STUDENT LIFE / SEP. 28, 2014
version 4, draft 4

How to Embrace the Likelihood of Non-graduate Employment

On the surface of things, every graduate is normally expected to be absorbed into graduate employment. However, in these tough economic times, there is one factor that limits the number of graduates that actually end up in graduate jobs which is none other than...

The Flawed System of Structural Employment

The greatest weakness for most graduates is the popular obsession with lucrative white and blue collar jobs. This can especially be attributed to the pride that tends to ooze out having attended prestigious universities and colleges. Plus, a majority of lecturers insist on the pursuit of graduate jobs without putting real emphasis on the resounding statistics on the ground. Consequently, many graduates end up victims of...

Blind Graduate-Employment Faith

Whenever I try to challenge formal education conservatives about the harsh reality of job markets, most of them usually shrug and say that there are jobs. In any case, they’re used to such rhetoric being fed to them since childhood without realizing that they’re not immune to change. And when you ask them for statistics, most of them will bluntly argue that ’not everyone will be unemployed’ and ’graduate jobs WILL ALWAYS be there’. They then go ahead and give some few exceptional examples such as ’If X and Y made it, then I can make it’. Such popular and superstitious beliefs only survive because of the...

Denial of Simple yet Unpopular Logic

Many graduates wouldn’t feel happy if they were informed that a majority of them won’t land graduate jobs. Yet, many are aware of the bitter truth that structural unemployment in many economies is steadily rising beyond 60% which means that only 30-40% are likely to land graduate jobs. In any case, there’s no need for me to sound far-fetched. Just do a rough survey of the number of former campus mates that are actually engaged in graduate employment. I’m usually amazed by the misery of some former campus mates who up today are still transfixed on the pursuit of graduate employment. Yet what they don’t realize is that institutions are not yet done with churning out more competition...

How then does one Embrace the Likelihood of Non-Graduate Employment?

#1 Polish up on your Non-formal Skills and Talents

Graduate courses are usually aimed at giving us a prerequisite set of skills tailor made for a particular niche of graduate jobs. So what happens in case you’re left with the job options that require non-formal skills and talents? Do you simply dismiss them because you’re formally incompetent? Or, do you take such opportunities to explore new career frontiers? Some of us are immensely talented in what we call hobbies and extra curricular activities and yet we don’t have the courage and confidence to use that to our advantage when non-graduate employment presents itself. Speaking of which...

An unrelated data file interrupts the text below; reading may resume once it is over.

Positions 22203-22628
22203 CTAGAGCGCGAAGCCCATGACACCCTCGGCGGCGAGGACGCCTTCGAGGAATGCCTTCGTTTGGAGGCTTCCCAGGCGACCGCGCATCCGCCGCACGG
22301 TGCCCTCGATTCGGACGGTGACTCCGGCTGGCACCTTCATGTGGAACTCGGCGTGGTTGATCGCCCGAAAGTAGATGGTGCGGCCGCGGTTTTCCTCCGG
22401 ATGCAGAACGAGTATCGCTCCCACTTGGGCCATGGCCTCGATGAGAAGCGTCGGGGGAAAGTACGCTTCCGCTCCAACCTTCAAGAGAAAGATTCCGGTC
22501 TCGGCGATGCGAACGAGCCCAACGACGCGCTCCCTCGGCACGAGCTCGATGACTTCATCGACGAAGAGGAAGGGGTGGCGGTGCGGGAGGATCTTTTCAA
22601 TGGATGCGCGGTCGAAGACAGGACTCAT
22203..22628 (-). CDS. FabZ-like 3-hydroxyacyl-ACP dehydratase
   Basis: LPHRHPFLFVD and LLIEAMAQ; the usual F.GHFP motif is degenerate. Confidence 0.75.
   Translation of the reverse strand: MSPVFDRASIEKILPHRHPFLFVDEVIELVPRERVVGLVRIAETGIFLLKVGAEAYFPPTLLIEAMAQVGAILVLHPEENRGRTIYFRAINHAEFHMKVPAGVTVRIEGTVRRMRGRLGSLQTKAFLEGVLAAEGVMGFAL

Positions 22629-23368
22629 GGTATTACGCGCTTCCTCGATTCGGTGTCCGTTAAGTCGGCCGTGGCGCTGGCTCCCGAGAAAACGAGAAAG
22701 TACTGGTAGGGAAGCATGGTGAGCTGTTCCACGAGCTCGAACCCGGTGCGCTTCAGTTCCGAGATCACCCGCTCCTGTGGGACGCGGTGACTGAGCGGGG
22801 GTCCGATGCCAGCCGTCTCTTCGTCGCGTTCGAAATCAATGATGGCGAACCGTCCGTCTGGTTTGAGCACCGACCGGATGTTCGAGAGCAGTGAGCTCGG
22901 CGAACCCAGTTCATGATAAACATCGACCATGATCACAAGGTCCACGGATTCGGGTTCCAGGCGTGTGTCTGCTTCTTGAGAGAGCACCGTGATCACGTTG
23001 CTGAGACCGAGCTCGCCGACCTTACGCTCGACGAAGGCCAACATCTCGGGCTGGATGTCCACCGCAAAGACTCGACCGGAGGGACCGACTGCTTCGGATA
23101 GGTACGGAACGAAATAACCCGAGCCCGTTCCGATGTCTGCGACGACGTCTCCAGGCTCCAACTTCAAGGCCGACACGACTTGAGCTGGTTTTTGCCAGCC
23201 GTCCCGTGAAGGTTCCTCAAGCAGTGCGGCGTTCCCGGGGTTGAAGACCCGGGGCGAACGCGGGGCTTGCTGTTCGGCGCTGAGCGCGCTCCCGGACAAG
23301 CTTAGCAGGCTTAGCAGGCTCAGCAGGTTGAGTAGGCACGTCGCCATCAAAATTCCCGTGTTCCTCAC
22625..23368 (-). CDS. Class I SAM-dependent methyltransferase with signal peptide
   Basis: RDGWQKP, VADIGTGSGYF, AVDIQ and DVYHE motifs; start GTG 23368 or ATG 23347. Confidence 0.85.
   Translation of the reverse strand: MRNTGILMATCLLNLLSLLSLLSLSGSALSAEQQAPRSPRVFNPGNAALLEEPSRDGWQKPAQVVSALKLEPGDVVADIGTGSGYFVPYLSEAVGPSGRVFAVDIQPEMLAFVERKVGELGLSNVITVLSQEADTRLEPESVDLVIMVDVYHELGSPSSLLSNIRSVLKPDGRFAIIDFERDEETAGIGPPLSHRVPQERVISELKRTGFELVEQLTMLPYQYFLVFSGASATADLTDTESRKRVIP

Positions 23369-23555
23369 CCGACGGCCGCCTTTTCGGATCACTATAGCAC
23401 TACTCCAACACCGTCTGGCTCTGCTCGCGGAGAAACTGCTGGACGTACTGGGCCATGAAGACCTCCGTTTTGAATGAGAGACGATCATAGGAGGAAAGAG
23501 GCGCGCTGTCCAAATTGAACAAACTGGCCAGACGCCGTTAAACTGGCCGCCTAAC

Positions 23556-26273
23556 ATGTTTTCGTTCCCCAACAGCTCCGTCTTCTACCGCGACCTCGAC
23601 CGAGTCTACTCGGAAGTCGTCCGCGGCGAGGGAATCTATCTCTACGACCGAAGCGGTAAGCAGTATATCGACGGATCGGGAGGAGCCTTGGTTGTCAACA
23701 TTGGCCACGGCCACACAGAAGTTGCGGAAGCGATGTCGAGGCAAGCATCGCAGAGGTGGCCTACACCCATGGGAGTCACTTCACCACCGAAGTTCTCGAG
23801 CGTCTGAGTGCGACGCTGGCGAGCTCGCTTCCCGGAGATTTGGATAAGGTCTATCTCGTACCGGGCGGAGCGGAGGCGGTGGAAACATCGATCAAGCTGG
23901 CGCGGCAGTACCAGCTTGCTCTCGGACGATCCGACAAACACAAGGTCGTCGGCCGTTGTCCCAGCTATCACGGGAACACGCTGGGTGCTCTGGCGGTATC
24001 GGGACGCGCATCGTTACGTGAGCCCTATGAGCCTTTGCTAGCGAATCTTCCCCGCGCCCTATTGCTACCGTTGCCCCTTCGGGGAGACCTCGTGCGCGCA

#2 Have Contingency Engagements in Place in case of Full Unemployment

So what happens when unemployment takes a full swing at you? You’ve tried searching for graduate and non-graduate jobs but it’s all been in vain. Yes, I understand that at times, dealing with the rejection is hard but, what will you be doing during that phase of full unemployment? That’s why I usually admire and salute careerists who dare themselves to experiment with startups and other entrepreneurial engagements. Besides, you can brand yourself as a freelancer for contractual engagements or even try out some internships just to keep your skills and talents afresh. All that’s required of you is to...

#3 Have and Open, Humble and Flexible Mindset

When most of us chose careers, we had this big picture in mind. Nice suits, big SUVs, palatial offices and so on. Yet, with time, reality dawned on us that it’s very few people that actually make it to that zenith. Then there are those of us who realized down the line that we had pursued wrong courses as a result of being fed by hyped career propaganda. We then followed our true calling and decided to venture into career territories that were contrary to our initial expectations. Same case applies to clinching non-graduate jobs. Yes, the salary may not be that good or the career path might have a slight detour, but it’s better than doing nothing after having waiting in vain for graduate opportunities...

It’s said that life is full of surprises. Well, most of us tend to leave out the rude ones that present themselves when we least expect them. Then there are those that wait for ’the economy to manifest graduate jobs automatically without getting involved. Yet what they fail to realize is that the change we seek only happens when we’re in motion irrespective of people’s disparaging perceptions regarding our non-graduate options. As Tobby Robins once put it, "Change is inevitable. Progress is optional."

 

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